My wife has a BMW 328i sedan that gets 28 mpg, about twice the fuel economy of the Durango. It’s a great car and a lot of fun to drive. When we go on long trips in nice weather, we often take it instead of the SUV. Recently, we flew to the east coast for a week and when contemplating which vehicle to leave at the airport, we both independently arrived at the same conclusion. Since it was winter, and we didn’t know what kind of weather to expect when we returned, we chose the Durango. Sure enough, when we returned we landed late at night in a blizzard. But it was no problem to get home in the Durango. It would have been a harrowing, white-knuckle, 2-hour drive if we had instead chosen the sedan, and it could have ended up in a ditch in need of a tow, like several others we saw on the way home.

    The major costs of owning a car can be divided into the categories of purchase price and operating costs. Operating costs are comprised of items such as insurance, taxes, maintenance, and fuel. The annual fuel cost for most vehicles is surprisingly low in comparison to these other costs. Compared to the purchase price, fuel may be just a small percentage per mile. That’s why people who can afford to spend $60K on a 10-mpg Hummer H2 are not deterred by having to spend $5K per year for the fuel. They could instead have a 45-mpg hybrid along with a $1000 annual fuel bill but it’s a not an issue if they can afford the Hummer’s gas. Now I know there are some who think that fossil fuels belong to everyone and it’s not fair for someone to use more than their ‘fair share’. I have to wonder when a resource is finite and irreplaceable, what would constitute a reasonable ‘fair share’ per person. Because I use my motorcycle in the warmer months, my SUV has been averaging less than 5,000 miles a year, and so it’s actually burning less fuel annually than a compact car racking up 15,000 miles a year. A vehicle’s fuel economy isn’t the only factor that determines how much of an impact someone is having on the environment. A person’s transportation-related carbon footprint also includes the amount of travel one does annually.

    If your job requires you to travel frequently by jet, you may be using large quantities of fossil fuels even if you don’t own a car. I’ve known people who fly more than 100,000 miles a year and don’t seem to realize that it also impacts their overall energy consumption and hence their carbon footprint. I find it particularly ironic when energy efficiency evangelists jet all over the world spreading the gospel about conserving energy as they themselves seem to be unaware that their air travel is generating a huge carbon impact. It’s a case of ‘do as I say, not as I do’. Sometimes they buy carbon credits, thinking it makes up for their ‘unavoidable’ energy use. That seems to me as nothing more than purchasing indulgences to assuage their guilt.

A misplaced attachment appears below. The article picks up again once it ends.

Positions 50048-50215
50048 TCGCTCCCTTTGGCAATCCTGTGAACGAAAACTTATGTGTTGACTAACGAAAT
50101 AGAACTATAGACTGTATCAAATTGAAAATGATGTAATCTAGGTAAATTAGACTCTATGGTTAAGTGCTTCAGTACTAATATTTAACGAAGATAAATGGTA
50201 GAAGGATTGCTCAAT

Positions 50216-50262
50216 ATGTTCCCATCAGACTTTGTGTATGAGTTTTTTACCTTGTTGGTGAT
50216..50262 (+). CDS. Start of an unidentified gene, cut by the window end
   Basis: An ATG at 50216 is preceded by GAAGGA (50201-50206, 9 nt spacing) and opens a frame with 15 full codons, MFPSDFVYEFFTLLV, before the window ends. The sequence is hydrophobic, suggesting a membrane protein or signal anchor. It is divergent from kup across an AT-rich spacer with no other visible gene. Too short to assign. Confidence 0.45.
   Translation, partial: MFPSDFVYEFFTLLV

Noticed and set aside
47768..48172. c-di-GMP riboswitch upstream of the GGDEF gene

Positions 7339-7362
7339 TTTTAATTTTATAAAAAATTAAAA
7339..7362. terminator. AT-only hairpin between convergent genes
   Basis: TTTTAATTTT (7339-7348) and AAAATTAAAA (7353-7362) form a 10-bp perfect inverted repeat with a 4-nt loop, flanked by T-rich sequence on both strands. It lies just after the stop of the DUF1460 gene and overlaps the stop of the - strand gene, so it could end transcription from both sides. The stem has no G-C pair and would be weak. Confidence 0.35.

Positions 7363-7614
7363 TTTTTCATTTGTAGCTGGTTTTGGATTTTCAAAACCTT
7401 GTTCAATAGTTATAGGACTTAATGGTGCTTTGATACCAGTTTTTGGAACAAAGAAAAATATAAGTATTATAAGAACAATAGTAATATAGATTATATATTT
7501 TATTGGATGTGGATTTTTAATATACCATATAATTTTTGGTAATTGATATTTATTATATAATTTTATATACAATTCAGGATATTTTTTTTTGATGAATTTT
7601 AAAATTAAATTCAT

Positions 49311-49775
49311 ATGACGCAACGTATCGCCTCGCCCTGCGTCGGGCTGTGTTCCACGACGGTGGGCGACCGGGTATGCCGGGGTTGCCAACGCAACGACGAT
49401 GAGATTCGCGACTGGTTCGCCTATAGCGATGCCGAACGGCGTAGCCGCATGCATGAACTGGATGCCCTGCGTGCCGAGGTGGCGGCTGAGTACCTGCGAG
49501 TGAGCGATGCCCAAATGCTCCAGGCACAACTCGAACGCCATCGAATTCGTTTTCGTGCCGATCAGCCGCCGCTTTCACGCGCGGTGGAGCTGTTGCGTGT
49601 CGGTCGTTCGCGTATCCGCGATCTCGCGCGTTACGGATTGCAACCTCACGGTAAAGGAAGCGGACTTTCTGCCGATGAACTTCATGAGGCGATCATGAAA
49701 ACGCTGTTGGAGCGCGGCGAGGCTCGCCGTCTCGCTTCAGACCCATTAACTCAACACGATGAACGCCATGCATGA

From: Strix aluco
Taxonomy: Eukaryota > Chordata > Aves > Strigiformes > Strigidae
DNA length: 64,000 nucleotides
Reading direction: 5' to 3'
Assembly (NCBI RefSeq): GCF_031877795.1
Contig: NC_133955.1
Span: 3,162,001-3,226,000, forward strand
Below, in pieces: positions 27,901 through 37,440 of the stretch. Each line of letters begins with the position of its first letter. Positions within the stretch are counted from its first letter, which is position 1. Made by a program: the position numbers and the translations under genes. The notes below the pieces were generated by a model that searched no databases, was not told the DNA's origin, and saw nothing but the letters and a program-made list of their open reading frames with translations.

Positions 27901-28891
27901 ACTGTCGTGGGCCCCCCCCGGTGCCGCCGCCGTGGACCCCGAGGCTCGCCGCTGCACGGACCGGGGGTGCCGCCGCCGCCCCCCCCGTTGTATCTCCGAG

Public transportation vehicles use fossil fuels in large quantities, although many public transportation proponents don’t seem to realize it. Commercial jets typically average 50 miles per passenger per gallon, buses around 80, and trains around 200. These are typical values, not the maximum theoretical numb
    ers, which would assume 100% seat utilization (source). Most public transportation vehicles need to have excess capacity and thus travel many miles with empty seats. A person who flies enough to make it to an airline’s annual 100K club uses more oil than a Hummer driver racking up 20,000 miles per year.

    Sometimes when people talk about hybrid cars and public transportation, they seem to feel that if everyone would just start using these modes of transportation exclusively, both the fossil fuel depletion and global warming problems would be solved. They won’t. Better fuel economy just pushes the problem out a few years since those modes of transportation consume fuel too. And since these more efficient modes are often erroneously considered to be virtually carbon-free, people may be induced to travel more miles annually.

    We all like to have our mobility. Our modern society is defined by it. If we had to travel exclusively by foot or on horseback, you can rest assured we’d do a lot less of it. I’ve certainly done my share of traveling and so I’m in no position to criticize others for their travel habits.

    So if you own an SUV, I recommend you keep it. If you feel guilty about it, you can try to drive it fewer miles per year, if possible. You can augment your travel needs with a motorcycle, scooter, or bicycle. Or work from home when you can. Having an SUV will allow you to be prepared for anything and keep you from joining the ranks of those who smugly berate SUVs and their owners with adjectives like ‘revolting, insidious, and despicable’. :-)